Monthly beg cycle: This blog runs on sponsorship! I use the Guardian model — no paywall, but if you sign up, it keeps the good stuff coming. $5/mo is like buying me an appreciative drink monthly! (I have some $20 sponsors who haven’t sent me their email or postal address for the goodies — please message me through Patreon.)
- I’m participating in a panel discussion on Saturday 9 June at the York Festival of Ideas: “Cryptocurrency: Hype or technological revolution?” — it’s free, but you’ll need to register. And one on Monday 2 July at Intelligence Squared “Blockchain: Quantum leap forward or digital snake oil?” in London — £30 full or £15 student, tickets still available. I love doing talks and panel discussions and so forth — feel free to email me and ask.
- The KodakCoin SAFT is go, apparently! I got a very dull email telling me they’d send me a link to buy KodakCoin futures from Cointopia. But it hasn’t come yet. Anyone else? I’d love screenshots of relevant pages, reports of what checking they do on accredited status, that sort of thing — please email. KodakCoin also released a full white paper last month, with no announcement. I finally obtained the January white paper that only went to selected journalists … and I’m working on a post about both, which will include the January white paper.
Look at them ICOs that's the way you do it
You write the solidity on the ETH
That ain't workin that's the way you do it
Money for nothin & lambos for free
Now that ain't workin that's the way you do it
Maybe get a blister on your little finger
Maybe get a subpoena from the SEC
— Colin Platt (@colingplatt) May 23, 2018
- Ripple Labs altruistically donates $4m of XRP to a daytime TV celebrity — but remember, Ripple Labs totally has nothing to do with XRP, except of course for the extensive list of XRP-related things they’re up to their necks in.
- If you want or have a US security clearance, trading in Bitcoin could be a problem for it. “The question is whether owning Bitcoins or lesser-known cryptocurrencies such as Ripple and Ethereum is an indicator of risky personal behavior.”
- Eva Kaili’s bad EU Parliamentary Motion — which I dissected a few months ago — has passed committee. Thankfully it’s non-binding.
- Arizona’s awful pro-cryptocurrency bill passed the legislature, but got vetoed by the governor.
- Looks like regulator attention is the fashion — in the UK, the Financial Conduct Authority is investigating 24 different cryptocurrency promotions (archive), and seven whistleblower reports this year alone.
- Here’s a bitcoin “trader” talking about the sort of manipulation that just saw a Justice Department criminal probe — at 1:20, he asks “What is the problem of driving the prices up?” Gosh, maybe you could ask the CFTC. Oh, and this is the best time to buy Bitcoin.
— CNBC's Fast Money (@CNBCFastMoney) May 24, 2018
- BITCON: The Lose All Your Money Game! “Replicates bitcoin investing in a fast paced card game. You play the cryptocurrency market up and down like a roller coaster and try and not get stuck with too much bitcoin when the bubble pops.” No, we don’t expect they’ll exit scam the Kickstarter …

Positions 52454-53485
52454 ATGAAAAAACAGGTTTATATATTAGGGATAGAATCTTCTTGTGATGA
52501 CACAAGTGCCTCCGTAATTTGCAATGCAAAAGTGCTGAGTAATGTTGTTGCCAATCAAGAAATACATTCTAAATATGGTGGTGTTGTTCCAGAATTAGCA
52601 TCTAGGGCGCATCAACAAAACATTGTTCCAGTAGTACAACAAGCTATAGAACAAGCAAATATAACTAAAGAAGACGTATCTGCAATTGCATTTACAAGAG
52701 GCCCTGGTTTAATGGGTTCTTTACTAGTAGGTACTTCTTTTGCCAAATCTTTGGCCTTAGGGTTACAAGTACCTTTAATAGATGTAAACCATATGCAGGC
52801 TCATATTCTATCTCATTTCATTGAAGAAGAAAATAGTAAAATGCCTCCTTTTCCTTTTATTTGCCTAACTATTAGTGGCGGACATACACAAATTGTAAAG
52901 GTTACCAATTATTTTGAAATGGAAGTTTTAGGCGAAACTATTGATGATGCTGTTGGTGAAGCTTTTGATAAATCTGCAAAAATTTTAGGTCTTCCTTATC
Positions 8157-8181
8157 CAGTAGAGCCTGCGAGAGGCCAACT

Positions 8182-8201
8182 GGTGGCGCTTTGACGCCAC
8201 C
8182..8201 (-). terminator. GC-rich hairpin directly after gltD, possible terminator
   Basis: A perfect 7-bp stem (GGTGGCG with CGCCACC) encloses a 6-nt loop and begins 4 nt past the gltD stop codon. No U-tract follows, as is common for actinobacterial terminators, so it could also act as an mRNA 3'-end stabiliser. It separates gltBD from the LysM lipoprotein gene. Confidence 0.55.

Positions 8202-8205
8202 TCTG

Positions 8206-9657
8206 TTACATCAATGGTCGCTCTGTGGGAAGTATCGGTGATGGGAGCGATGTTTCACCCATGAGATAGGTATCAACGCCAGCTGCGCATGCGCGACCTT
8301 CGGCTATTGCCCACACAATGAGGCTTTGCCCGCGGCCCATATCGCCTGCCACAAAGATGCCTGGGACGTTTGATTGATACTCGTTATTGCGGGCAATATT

- “TL;DR Do you know any profitable B2B blockchain business? Yeah, me neither.“
The great thing about "Blockchain" is, that you instantly know that nothing useful will follow and you can stop reading.
— tante (@tante) May 24, 2018
- Nicholas Weaver: The Risks of Cryptocurrencies, in Communications of the ACM. “If Bitcoin is the ‘Internet of money,’ what does it say that it cannot be safely stored on an Internet connected computer?”
- Blockchain regulation and GDPR — an interview with Dr Michèle Finck. (In which she namedrops my book.)
— Chris Duckett (@dobes) May 24, 2018
- CoinCenter — the ones who tried and failed to find an “economist” to say Proof-of-Work was good actually — say that treating decentralized tokens as securities would amount to a ban on U.S. trading, because regulation would be too hard. Sounds good — when can we make this happen?
- Janne M. Korhonen has expanded his excellent comment on my Proof-of-Work post into a full writeup of why Bitcoin is actively bad for renewable energy — inflexible demand, because miners have to run flat-out to compete. “For the foreseeable future, the cheapest source of steady 24/7 electricity supply will be coal or gas, except in few locations that are blessed with extremely abundant hydropower reserves.”
cryptocurrencies are the nerd equivalent to rolling coal
— infinite garbage monster (@_zellyn) April 20, 2018
I have yet to encounter a problem in technology or any other industry that is solvable only by a linked list of British Thermal Units.
— Emily G, Cville (@EmilyGorcenski) May 22, 2018
- The most $100% accurate explanation of Bitcoin you will ever watch anywhere. 2’35” well spent.
time to switch my wordpress over from mysql to blockchain
— Matt Bruenig (@MattBruenig) May 24, 2018
No, I am not going to pay for my own travel + accommodation to then speak at your conference for free. #Crypto conference organizers need to get their act together.
— Jackson Palmer (@ummjackson) May 24, 2018
…don’t even try the “it’ll be great exposure” or “we’re a grass roots organization without funding” lines either. I know how much those ICO companies are paying you for booths + sponsorship.
— Jackson Palmer (@ummjackson) May 24, 2018
why do cryptocurrency nerds follow me??? i am critical of your math beanie babies created by computers playing numberwang, and that is goddamn obvious.
— ☭ Comrade Eevee is looking for a job ☭ (@ComradeEevee) May 20, 2018
On Bitcoin Pizza Day please remember that if someone asks you to send them one pizza with a promise to send you ten back they are legitimate businessmen running a very real promotion.
— ButtCoin (@ButtCoin) May 22, 2018
— popular comedy account “the pixelated boat” (@pixelatedboat) May 24, 2018
Your subscriptions keep this site going. Sign up today!